A Hotelier’s role during natural disasters can be incredibly stressful and exhausting. But the role is also critical for the well-being of the hotels guests. Doing your job calmly and consistently can make a difference in the lives of guests. Guests who are stressed, worried, panicked and needing help and answers during times of crisis.
Working as a hotelier in a country, such as the Philippines which seem to be beset by natural disasters, there are two harsh realities. And, we certainly become well aware of these early on in our career:
ONE: The country will inevitably experience natural calamities such as typhoons, earthquakes, flooding and volcanic eruptions.
TWO: You will, most likely, be expected to go to work despite these calamities.
Gone are the days when you would wait longingly for the Storm Signal Advisory announcing no school, or work, due to a typhoon. That’s especially true if you are working as a front-liner. No, we are hoteliers. And we are deemed to be waterproof!
With a business that never closes, a Hotel needs people covering duty 24/7, to help the guests. No matter what the situation may be. Whether it’s a Storm Signal Number 3, flooded roads or volcanic ash falling on your head. You need to try your very best to make it into work. If you don’t, those who have been working the shift before you will have to extend their hours and cover for you.
And you know the Golden Rule:
“Don’t do unto others what you wouldn’t want others to do unto you!”
But, rather than viewing the hotelier’s role during natural disasters as a reason to think twice about the industry you chose. You can choose to see it as an opportunity. An opportunity for you to help out, to provide calm, confidence and assurance. An opportunity for you to shine!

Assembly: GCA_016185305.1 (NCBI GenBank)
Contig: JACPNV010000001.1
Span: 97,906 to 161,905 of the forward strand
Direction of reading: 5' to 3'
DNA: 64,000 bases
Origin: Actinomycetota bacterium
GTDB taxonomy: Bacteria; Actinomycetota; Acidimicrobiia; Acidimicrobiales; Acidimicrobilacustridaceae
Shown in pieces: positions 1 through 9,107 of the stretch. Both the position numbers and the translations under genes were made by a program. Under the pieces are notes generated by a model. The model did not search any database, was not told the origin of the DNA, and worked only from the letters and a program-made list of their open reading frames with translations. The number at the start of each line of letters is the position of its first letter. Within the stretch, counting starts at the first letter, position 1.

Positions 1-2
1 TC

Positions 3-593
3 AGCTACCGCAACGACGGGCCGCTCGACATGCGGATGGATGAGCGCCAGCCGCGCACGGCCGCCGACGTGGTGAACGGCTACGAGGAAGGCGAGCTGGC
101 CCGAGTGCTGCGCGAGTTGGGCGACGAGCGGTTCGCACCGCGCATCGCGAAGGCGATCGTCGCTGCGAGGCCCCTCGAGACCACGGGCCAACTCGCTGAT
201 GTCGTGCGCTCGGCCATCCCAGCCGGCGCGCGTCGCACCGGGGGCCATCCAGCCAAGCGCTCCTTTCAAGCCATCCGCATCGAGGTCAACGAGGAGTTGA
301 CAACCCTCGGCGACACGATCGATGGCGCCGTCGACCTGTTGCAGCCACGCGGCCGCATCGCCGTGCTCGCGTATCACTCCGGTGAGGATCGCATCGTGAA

Plus, hotels usually have better resources and back up provisions, in terms of electricity and generators, food, water and communication. This puts you in a terrific position to provide assistance, care and reassurance to the guests.
Below are some of the areas that make up the hotelier’s role during natural disasters
The Safety and Security of Guests and Co-workers
During calamities, your primary concern should be the safety, health and security of your hotel guests. And of your team.
As part of providing a safe refuge for your guests, you will need to check the property. If the calamity is pending, such as a Typhoon or tropical storm, you should ensure that every thing that can be secured, is secured or tied down.
You may need to make sure beach or garden furniture is stored away securely and that balcony furniture is brought inside the hotel rooms.
Immediately after the event checks should be carried out for cracks, leaks, broken glass or fallen trees. Or anything that can potentially cause injury to guests or employees. Checks should also be made that all staff and guests are accounted for.
You may be asked to do an inventory of resources. Checking what the hotel has available, in terms of water, food and fuel for generators.
You may need to run a check on room availability, for possible fleeing walk-in guests. And for those guests who were due to check-out that day but who are now forced to stay longer. Or for guests who did check-out but may already be on their way back to the hotel because boats or flights have been cancelled, roads are blocked or they’ve been turned back by officials.
Every hotel has a different calamity response process and different resources available, depending on the situation. Make sure you are aware of what they are at the Hotel where you work.
Remember, as helpful as you want to be, it is always important to check with, and update your supervisor, or Manager, if you can deliver on something, before you make any promises to guests or staff.
During natural disasters, particularly typhoons, communication can be the biggest source of stress. Damaged power lines and telecommunication towers mean dead cellphones or weak, to no, signal.